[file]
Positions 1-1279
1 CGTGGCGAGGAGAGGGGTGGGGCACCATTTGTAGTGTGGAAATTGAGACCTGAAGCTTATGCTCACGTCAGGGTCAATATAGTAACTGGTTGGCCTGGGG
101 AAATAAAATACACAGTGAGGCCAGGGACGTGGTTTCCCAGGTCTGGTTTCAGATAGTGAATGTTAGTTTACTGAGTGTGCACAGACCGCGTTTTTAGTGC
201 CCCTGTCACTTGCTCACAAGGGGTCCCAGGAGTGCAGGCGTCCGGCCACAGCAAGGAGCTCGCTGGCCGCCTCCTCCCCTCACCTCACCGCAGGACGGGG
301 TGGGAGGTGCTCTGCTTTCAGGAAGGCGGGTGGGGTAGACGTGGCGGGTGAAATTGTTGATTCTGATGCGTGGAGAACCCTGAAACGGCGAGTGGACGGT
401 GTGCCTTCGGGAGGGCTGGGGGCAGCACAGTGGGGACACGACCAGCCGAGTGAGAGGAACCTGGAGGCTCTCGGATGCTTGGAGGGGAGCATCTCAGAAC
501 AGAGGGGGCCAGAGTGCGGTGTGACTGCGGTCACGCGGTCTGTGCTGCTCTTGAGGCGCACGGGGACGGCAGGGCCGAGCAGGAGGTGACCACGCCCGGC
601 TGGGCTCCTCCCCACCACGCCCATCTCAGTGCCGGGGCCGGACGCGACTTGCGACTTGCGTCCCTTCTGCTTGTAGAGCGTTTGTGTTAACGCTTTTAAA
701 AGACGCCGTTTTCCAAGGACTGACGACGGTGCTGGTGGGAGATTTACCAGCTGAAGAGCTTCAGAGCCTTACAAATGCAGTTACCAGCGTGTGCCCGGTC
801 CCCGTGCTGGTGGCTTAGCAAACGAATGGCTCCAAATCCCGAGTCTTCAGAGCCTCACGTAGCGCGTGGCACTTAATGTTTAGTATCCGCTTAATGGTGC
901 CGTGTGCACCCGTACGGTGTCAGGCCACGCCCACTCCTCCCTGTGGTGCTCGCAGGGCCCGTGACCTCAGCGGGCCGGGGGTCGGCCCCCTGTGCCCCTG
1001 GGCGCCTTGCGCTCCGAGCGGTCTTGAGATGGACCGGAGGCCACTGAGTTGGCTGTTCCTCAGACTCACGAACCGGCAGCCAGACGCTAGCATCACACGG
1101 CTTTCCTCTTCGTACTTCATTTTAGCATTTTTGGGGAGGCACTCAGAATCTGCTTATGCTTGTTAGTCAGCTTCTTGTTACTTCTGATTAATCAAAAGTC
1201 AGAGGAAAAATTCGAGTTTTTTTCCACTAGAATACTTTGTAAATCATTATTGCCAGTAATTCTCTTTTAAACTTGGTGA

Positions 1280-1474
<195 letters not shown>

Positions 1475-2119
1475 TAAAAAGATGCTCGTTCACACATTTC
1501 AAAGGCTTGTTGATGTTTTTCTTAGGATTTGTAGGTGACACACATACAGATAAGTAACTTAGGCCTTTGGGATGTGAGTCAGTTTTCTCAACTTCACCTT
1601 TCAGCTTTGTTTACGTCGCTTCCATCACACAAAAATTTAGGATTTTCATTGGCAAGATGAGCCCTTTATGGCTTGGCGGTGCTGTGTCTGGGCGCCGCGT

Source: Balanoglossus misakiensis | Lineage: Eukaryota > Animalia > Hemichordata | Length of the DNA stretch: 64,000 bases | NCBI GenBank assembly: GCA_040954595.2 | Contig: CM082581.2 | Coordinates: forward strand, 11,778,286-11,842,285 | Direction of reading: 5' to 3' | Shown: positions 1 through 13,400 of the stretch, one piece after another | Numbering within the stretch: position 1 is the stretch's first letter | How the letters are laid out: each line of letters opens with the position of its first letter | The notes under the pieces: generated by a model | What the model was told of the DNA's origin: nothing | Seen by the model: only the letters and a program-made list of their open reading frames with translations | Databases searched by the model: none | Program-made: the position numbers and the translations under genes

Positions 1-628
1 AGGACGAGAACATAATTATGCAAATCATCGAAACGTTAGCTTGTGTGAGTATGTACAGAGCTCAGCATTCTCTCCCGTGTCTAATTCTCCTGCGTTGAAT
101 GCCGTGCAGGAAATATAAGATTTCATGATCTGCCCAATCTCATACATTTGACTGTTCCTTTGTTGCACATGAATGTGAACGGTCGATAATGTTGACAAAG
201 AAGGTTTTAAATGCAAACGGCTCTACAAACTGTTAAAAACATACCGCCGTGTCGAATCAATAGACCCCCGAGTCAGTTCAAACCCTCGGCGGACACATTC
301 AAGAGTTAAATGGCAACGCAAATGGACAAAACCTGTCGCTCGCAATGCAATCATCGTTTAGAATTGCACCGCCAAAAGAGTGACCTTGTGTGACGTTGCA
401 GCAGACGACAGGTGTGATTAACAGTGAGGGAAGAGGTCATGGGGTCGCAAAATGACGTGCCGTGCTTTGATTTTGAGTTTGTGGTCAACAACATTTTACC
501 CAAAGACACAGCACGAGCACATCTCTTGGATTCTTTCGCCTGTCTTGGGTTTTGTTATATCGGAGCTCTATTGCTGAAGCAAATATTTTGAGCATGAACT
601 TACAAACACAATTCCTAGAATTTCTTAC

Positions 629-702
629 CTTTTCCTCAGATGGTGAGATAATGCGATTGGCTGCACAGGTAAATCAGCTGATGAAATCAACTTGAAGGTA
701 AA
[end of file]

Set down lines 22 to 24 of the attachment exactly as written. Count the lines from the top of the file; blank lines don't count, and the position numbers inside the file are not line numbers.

Positions 1-628
1 AGGACGAGAACATAATTATGCAAATCATCGAAACGTTAGCTTGTGTGAGTATGTACAGAGCTCAGCATTCTCTCCCGTGTCTAATTCTCCTGCGTTGAAT
101 GCCGTGCAGGAAATATAAGATTTCATGATCTGCCCAATCTCATACATTTGACTGTTCCTTTGTTGCACATGAATGTGAACGGTCGATAATGTTGACAAAG